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In 2018, the overall human rights situation in the country remained positive. Human rights in Samoa are protected by its Constitution and legislative framework. There are however human rights’ concerns such as potential pressure on freedom of religion following amendment in June 2017 of the Constitution to transform the country from a secular to a Christian state. Concerns related to gender-based/domestic violence continue to demand attention. The 2018 National Public Inquiry into family violence in Samoa, revealed that family violence rate in Samoa appears to be higher than the global average. In general, the government is open to dialogue and remains committed to improving human rights.
A traditional system of governance co-exists with democratic process in Samoa, affecting participation of women in politics and public decision-making. While there is universal suffrage for all Samoan citizens aged 21 and over, still only chiefs of villages (matai) may contest the elections. The number of women holding matai title remains low, which constitutes a barrier to increasing number of women candidates in the elections. Women's participation in the village council decision-making is mainly indirect. Constitutional amendment, which introduced a 10 % parliamentary quota for female MPs in 2013, was activated during the 2016 elections: there are five female MPs (out of total 50 MPs) in the current Parliament.
EU Action - key focus areas: Through dialogue with the government and non-state actors in conjunction with various financial instruments, the EU has been promoting human rights, gender equality and increased participation of women in decision making.
There is a political will in Samoa to advance national action to end domestic violence. Since signing the CEDAW, legislative reform included adoption of the Family Safety Act 2013. There is a need to progress on efficient implementation of the legislation. The Ministry of Women, Communities and Social Development is tasked to oversee service provision for women and girls who have been subject to violence. The National Human Rights Institution (NHRI) identified domestic violence as a priority human rights concern. The 2018 National Public Inquiry into family violence in Samoa, carried out by NHRI, revealed that family violence rate appears to be higher than the global average: 87 % of respondents within the family setting had experienced threats of violence and 86 % had been subject to assaults. The Inquiry findings highlight that there is no part of Fa'asamoa (Samoan culture or way of life) providing for violence inside or outside family unit, however, some cultural norms contribute to the patriarchal framework, often placing women in inferior position, intensifying the gender hierarchy and bringing down the veil of silence. A majority of Samoans believe in physical violence/disciplines as a common approach for raising children. The NHRI set out a list of recommendations towards elimination of family violence including, inter alia, establishment of a Family Violence Prevention Office, National Family Violence Prevention Strategy and Communications Strategy, Family Violence Prevention Council and Taskforce.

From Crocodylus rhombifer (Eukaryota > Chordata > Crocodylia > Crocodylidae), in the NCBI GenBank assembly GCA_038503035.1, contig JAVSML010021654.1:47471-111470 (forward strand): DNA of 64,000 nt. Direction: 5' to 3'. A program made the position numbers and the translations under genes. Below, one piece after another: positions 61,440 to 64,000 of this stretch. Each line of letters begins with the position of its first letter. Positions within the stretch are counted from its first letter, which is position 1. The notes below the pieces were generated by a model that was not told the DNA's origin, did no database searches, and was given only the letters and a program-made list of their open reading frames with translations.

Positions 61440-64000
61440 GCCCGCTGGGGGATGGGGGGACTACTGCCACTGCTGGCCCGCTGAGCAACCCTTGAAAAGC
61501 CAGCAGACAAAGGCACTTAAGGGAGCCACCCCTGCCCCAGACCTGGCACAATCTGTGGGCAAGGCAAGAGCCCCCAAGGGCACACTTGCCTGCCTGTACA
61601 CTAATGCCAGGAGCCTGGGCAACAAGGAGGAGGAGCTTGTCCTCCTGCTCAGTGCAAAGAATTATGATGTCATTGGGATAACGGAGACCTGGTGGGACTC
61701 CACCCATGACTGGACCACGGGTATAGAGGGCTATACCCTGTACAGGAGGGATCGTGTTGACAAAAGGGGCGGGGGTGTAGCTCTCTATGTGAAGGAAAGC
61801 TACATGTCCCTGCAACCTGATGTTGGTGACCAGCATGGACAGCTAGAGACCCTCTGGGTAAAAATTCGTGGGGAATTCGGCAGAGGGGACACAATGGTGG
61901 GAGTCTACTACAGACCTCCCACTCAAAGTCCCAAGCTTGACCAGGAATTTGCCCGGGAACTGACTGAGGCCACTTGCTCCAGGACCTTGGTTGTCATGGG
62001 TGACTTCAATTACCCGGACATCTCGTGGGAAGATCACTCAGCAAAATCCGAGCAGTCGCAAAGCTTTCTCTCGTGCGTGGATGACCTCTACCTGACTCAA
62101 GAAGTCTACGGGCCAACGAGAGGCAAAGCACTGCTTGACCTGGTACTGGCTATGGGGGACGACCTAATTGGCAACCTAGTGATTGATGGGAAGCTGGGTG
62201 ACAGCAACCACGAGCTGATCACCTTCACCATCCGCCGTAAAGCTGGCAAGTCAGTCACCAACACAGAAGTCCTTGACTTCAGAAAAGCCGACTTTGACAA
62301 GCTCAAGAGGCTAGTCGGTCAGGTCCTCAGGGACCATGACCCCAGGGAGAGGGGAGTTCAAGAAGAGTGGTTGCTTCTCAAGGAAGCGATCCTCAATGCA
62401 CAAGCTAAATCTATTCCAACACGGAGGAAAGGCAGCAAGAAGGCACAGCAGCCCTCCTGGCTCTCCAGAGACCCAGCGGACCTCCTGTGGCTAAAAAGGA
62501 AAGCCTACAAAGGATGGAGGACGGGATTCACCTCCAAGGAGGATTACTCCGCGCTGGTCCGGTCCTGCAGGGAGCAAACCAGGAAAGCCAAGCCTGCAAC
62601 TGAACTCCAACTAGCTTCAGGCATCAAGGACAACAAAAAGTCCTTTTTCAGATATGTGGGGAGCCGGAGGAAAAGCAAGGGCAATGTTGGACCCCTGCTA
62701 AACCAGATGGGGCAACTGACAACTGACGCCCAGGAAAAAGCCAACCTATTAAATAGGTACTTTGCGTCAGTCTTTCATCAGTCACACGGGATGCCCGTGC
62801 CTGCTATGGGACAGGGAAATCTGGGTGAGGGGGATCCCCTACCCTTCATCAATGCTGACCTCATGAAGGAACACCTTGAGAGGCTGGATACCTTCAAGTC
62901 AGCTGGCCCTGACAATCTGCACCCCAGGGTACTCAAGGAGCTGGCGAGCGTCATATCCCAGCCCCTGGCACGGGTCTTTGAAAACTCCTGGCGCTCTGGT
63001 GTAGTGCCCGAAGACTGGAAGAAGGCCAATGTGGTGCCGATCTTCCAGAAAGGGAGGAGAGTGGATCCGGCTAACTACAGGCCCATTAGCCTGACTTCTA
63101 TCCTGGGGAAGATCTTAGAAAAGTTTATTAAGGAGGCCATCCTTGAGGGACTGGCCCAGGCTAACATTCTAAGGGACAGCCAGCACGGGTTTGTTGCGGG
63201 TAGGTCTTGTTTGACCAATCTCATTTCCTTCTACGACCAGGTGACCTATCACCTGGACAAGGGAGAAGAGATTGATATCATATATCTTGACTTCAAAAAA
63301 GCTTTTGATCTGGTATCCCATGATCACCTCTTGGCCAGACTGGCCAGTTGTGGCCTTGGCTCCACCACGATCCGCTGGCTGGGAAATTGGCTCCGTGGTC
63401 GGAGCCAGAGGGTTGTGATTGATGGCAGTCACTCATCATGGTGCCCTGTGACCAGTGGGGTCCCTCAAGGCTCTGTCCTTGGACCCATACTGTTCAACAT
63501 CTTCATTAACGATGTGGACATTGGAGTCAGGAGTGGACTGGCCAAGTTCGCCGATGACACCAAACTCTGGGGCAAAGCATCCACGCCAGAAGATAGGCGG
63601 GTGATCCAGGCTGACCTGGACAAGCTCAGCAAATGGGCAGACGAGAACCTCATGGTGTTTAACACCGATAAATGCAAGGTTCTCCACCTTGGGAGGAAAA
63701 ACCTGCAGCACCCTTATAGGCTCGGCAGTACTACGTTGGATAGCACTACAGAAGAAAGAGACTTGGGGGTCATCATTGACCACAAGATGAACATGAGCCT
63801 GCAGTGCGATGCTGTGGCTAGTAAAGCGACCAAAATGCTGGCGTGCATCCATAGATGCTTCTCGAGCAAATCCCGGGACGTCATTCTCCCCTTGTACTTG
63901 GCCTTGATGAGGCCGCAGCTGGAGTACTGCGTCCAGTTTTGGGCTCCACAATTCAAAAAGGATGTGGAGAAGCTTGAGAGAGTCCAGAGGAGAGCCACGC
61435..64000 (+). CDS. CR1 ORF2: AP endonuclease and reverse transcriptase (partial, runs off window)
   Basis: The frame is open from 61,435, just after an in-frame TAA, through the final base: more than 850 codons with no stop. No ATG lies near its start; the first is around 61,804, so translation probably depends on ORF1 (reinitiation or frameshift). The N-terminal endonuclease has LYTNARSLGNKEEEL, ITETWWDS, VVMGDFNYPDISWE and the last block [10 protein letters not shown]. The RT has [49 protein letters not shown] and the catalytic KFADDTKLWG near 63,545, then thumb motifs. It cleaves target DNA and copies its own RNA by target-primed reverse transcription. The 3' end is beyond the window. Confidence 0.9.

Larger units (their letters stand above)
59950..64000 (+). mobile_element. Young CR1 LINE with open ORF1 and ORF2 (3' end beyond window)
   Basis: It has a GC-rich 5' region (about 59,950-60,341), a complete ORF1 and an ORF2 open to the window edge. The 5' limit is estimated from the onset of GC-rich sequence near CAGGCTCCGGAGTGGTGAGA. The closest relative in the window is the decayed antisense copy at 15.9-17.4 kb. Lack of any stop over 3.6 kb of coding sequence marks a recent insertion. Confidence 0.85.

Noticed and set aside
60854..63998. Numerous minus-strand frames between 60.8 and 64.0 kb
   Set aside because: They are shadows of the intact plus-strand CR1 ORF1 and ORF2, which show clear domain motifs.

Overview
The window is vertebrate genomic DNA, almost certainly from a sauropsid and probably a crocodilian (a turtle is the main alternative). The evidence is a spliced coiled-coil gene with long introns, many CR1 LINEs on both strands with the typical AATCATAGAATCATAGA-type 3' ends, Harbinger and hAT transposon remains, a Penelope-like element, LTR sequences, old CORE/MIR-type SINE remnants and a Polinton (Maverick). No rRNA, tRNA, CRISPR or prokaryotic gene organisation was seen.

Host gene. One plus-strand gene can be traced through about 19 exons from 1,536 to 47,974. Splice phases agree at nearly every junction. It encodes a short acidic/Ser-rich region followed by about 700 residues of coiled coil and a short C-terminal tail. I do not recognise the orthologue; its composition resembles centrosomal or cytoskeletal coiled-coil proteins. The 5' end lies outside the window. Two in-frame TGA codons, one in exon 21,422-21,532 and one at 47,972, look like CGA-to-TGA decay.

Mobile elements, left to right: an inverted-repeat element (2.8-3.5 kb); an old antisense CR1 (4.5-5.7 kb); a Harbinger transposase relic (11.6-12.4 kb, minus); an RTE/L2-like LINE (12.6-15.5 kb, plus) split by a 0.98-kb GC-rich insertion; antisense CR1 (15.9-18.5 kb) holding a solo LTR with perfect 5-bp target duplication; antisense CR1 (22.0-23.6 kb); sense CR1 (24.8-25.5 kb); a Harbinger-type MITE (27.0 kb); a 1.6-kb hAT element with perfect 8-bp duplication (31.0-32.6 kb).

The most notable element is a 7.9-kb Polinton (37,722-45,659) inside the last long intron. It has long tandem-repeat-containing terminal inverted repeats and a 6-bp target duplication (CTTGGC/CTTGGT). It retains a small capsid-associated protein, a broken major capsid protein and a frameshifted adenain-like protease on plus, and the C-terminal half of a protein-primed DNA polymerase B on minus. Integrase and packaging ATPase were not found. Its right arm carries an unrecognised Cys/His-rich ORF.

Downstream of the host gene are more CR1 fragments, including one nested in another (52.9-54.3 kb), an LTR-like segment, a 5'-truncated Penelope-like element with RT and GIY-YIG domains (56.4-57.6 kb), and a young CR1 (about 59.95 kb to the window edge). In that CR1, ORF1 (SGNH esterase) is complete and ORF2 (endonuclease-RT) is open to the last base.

EU bilateral political engagement: Meetings at various levels were used as a platform to promote respect for human rights and gender equality in the Pacific region including Samoa. The EU bilateral engagement followed up on issues discussed in the enhanced EU-Samoa Political Dialogue under Article 8 of the Cotonou Agreement, held in Apia in October 2016, where human rights and democracy issues as well as policy measures taken by the authorities were addressed. Samoa committed to continue its active engagement in the discussion of human rights issues with civil society organisations (CSOs), which were represented at the political dialogue, and the development partners. The EU invited Samoa to accede to the International Covenant on Economic, Social and Cultural Rights, and invited Samoa to examine the possibility of decriminalising male homosexuality.
EU financial engagement: The EU provides support to the Samoan civil society to strengthen engagement between the civil society and the Government of Samoa in strategic planning, implementation and oversight along the key sectors of the Strategy for the Development of Samoa. Human rights and gender related issues are addressed through support to CSOs working with communities, village councils, government institutions and the NHRI in order to challenge gender stereotyping, increase public awareness of existing legal rights, as well as protection offered to victims, contributing to the reduction of violence against women and greater empowerment of women in Samoan society.
Samoa is a focus country under the new regional Pacific Partnership to End Violence against Women and Girls programme, launched in November 2018 and funded primarily by the EU with targeted support from the Australian Government and cost-sharing from UN Women. The action is implemented in partnership with government, CSOs, communities and other partners to promote gender equality, prevent violence against women and girls, and increase access to quality response services for survivors. The activities under the programme will support, inter alia, the implementation of key recommendations from the National Inquiry into Family Violence Report 2018; working violence prevention approach; linking Samoan partners to a regional Community of Practice that encourages knowledge sharing; assisting gender based violence survivors with better access to quality crisis response and social services, especially in remote and low-access locations around Samoa.
Multilateral context: The next Universal Periodic Review (UPR) of Samoa is expected in May 2021.